Gen. William Jackson Palmer: the man, the myth, the ... drinker?
It’s true. The founder of our great city, long rumored to be a teetotaler, actually enjoyed fine wine, beer and whiskey on the regular at his famous Glen Eyrie home. It’s one of several myths that are busted in a new exhibit about Palmer and his family at Colorado Springs Pioneers Museum.
“If you really want to know someone, you read their diaries and you look at their trash,” said Leah Davis Witherow, curator of history at the Pioneers Museum.
And that’s exactly what happened. Archaeologists went on a dumpster dive, of sorts, when a treasure trove of trash was accidentally dug up near 30th Street, close to Glen Eyrie. After the 2012 Waldo Canyon fire and subsequent flash flooding, a FEMA (Federal Emergency Management Agency) project to put in a detention pond was started. A turn of the dirt surprised everyone, when up popped an enameled Tiffany brick, an electric light bulb and pieces of old ceramics.
City archaeologist Anna Cordova’s spidey senses tingled. The pond was going in north of Garden of the Gods and south of Glen Eyrie. Could this be trash from the Palmer family and their employees? She started Googling and came up with a turn-of-the-century article that indicated Palmer used Tiffany enamel bricks at their home that was then outside Colorado Springs.
Cordova stopped work on the project, and a professional team from Alpine Archaeological Consultants in Montrose arrived. They excavated two sites last fall and unearthed more than 60,000 artifacts, all deriving from Glen Eyrie.
The bottom of a Clorox bottle, a matching pair of men’s shoes, a bottle of mineral water imported from Hungary and used to treat upset stomachs, more than 30 kinds of pottery, alcohol, medicinal and condiment bottles, such as ketchup and salad dressings. A tube of toothpaste, ceramic ramekin, an intact glass light bulb, an entire fish carcass and animal bones, which helped archaeologists determine Glen Eyrie inhabitants ate very fine cuts of beef, poultry, pork and Colorado game, such as elk.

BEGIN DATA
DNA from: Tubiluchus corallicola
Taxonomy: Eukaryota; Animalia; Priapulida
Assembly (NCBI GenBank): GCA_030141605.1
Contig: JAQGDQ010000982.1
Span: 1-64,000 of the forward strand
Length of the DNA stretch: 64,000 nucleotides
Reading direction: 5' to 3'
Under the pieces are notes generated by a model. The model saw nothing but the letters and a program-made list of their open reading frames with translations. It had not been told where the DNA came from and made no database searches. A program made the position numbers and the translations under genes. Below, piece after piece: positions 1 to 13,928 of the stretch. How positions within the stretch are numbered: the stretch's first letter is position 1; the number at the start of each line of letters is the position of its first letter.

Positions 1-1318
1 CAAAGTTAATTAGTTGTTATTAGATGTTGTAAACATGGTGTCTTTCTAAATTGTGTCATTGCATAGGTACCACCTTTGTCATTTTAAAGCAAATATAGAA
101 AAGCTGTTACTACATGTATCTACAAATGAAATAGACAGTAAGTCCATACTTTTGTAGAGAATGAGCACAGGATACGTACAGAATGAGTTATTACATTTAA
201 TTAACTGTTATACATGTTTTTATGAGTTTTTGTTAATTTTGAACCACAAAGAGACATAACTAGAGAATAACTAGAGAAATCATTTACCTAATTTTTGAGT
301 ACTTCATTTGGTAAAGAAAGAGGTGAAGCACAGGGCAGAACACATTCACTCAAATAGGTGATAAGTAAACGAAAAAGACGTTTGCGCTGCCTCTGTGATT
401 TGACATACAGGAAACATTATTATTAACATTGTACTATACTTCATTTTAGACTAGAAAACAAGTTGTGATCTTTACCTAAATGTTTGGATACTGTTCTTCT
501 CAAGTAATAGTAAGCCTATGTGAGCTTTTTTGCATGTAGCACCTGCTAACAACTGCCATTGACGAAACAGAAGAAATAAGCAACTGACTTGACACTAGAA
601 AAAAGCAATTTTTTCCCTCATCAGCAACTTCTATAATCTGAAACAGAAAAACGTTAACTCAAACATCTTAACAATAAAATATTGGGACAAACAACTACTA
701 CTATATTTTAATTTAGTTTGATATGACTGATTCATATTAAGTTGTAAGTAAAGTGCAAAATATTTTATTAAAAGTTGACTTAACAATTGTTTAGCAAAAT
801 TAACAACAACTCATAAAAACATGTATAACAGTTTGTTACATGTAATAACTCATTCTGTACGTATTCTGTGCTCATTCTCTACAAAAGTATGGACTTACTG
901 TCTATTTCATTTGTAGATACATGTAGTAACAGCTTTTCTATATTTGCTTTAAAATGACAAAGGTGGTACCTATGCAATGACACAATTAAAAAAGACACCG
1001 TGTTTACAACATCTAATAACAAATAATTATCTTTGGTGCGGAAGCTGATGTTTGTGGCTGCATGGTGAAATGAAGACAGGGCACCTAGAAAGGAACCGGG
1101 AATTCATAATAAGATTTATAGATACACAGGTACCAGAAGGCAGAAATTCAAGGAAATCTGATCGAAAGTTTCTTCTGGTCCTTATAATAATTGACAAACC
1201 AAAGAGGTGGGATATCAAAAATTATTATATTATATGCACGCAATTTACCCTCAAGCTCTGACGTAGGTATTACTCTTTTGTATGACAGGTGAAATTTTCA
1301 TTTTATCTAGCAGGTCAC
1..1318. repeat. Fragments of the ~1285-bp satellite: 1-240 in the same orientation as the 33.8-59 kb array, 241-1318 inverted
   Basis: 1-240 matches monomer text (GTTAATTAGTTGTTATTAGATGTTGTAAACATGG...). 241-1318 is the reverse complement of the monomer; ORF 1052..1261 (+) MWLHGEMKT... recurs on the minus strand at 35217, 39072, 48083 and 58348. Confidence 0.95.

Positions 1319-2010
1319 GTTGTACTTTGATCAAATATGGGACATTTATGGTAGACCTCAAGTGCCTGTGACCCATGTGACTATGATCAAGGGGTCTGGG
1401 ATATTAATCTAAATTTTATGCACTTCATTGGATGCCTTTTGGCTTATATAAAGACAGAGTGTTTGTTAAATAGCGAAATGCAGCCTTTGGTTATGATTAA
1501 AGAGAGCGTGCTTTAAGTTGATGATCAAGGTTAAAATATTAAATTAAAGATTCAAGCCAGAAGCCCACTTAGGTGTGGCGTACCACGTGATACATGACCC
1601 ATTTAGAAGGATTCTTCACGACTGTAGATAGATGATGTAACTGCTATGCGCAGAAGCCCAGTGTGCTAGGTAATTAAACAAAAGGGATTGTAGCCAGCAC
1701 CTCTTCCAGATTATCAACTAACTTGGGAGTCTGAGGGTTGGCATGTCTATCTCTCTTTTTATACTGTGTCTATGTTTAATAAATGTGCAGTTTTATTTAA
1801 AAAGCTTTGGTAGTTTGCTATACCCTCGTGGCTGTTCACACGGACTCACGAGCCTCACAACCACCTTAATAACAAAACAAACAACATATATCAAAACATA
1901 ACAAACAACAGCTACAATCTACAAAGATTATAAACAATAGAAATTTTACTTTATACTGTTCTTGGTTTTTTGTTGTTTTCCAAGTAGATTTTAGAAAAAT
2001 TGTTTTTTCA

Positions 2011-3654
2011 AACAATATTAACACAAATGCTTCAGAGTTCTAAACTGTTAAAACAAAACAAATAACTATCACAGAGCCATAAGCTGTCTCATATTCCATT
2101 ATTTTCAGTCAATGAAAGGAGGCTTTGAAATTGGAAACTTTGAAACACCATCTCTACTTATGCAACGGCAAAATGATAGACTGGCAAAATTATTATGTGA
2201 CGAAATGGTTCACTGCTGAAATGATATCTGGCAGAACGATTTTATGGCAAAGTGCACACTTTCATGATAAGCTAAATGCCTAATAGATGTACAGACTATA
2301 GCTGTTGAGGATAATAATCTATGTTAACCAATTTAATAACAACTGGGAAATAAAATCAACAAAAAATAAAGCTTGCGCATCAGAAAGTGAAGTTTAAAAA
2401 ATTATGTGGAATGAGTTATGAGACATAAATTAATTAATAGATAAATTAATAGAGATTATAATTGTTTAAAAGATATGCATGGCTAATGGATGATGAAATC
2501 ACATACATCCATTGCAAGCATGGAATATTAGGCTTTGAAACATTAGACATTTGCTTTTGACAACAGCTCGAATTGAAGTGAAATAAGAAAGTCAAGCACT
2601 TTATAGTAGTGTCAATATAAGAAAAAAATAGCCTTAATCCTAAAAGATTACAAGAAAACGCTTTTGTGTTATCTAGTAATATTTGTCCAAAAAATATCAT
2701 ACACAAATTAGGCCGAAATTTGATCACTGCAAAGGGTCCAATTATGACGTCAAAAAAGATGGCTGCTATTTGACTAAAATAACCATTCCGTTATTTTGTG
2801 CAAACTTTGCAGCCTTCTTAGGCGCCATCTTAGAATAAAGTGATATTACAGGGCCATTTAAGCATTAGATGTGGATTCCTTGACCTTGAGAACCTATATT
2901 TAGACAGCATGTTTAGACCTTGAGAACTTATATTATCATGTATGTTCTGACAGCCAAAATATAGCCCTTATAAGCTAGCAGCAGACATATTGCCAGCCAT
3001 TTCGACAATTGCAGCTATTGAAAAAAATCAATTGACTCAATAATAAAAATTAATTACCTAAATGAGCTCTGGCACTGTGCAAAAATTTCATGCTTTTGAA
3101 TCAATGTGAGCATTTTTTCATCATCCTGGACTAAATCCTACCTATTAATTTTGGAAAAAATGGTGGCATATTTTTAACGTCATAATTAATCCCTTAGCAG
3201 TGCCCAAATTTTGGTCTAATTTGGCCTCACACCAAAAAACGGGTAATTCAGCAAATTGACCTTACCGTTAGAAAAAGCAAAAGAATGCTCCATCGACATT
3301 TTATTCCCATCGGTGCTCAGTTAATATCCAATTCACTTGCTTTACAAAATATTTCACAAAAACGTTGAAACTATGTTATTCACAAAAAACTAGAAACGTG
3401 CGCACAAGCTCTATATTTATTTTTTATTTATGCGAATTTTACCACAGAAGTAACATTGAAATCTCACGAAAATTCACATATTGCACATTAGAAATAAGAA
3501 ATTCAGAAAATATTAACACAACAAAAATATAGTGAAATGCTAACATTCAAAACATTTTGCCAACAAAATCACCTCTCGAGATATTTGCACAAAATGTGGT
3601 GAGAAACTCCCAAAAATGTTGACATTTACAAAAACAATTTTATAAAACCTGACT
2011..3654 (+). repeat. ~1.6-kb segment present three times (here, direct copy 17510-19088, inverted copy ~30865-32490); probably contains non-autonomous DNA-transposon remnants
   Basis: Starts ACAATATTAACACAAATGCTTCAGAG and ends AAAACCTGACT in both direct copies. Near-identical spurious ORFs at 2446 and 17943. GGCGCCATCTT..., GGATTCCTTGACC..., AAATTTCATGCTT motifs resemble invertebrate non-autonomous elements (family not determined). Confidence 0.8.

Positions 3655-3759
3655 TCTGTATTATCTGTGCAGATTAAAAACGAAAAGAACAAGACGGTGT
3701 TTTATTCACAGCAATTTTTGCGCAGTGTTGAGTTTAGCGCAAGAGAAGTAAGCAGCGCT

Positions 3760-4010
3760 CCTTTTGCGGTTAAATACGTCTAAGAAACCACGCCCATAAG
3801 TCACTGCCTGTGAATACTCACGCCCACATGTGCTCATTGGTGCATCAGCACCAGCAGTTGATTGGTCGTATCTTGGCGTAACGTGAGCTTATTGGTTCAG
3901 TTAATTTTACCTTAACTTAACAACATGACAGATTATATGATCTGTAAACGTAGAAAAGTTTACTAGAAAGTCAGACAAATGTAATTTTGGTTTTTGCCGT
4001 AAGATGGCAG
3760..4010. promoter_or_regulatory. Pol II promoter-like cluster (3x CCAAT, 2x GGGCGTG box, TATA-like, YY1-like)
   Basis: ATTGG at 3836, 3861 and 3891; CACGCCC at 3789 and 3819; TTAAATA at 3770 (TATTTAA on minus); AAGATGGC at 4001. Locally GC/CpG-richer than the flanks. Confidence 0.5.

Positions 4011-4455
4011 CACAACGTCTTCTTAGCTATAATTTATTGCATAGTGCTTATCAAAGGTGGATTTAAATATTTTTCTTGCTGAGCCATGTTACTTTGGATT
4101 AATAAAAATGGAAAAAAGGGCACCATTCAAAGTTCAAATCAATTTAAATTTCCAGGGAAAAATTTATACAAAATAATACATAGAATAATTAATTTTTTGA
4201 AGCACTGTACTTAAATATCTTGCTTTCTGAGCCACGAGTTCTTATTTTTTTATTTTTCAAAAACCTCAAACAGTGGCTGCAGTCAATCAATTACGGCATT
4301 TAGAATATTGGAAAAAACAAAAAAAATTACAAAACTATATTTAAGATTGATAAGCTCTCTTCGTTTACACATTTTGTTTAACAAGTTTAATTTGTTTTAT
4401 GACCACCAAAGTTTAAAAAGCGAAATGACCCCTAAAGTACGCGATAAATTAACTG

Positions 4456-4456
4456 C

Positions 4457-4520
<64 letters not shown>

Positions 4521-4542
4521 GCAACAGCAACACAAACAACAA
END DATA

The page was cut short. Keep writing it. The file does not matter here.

Maybe the most remarkable find of all was a slightly mangled silver-plated platter that bears the maiden name — Mellen — of Mary Palmer, Palmer’s beloved wife, who went by the nickname Queen.
“Archaeologists are describing it as the find of their career,” Witherow said of the cache of artifacts.
Some of those finds, plus artifacts from the Pioneers Museum’s collection, will be on display in the permanent exhibit “Evidence: Finding the Facts About General William Jackson Palmer.” It opens Saturday and is the first in a series of three consecutive exhibits investigating the city’s history in commemoration of its 150th anniversary in 2021. Colorado Springs was founded in 1871.
Witherow isn’t afraid to use the word “extraordinary” to describe the haul of trash. Whereas the trash of Palmer’s contemporaries, such as John D. Rockefeller and Andrew Carnegie, went to a city dump and couldn’t be isolated, Palmer’s did not. And it was common in the late 19th century to either burn your trash or dump it along the waterway and allow nature to wash it down the creek.
“People think history is a set story that never changes,” Witherow said. “But in reality, we keep reinterpreting and understanding history more and more. That’s how we know the myths are not true. We keep getting new evidence that allows us to look at Palmer and his family with new perspective.”
JENNIFER MULSON, THE GAZETTE, 636-0270, JEN.MULSON@GAZETTE.COM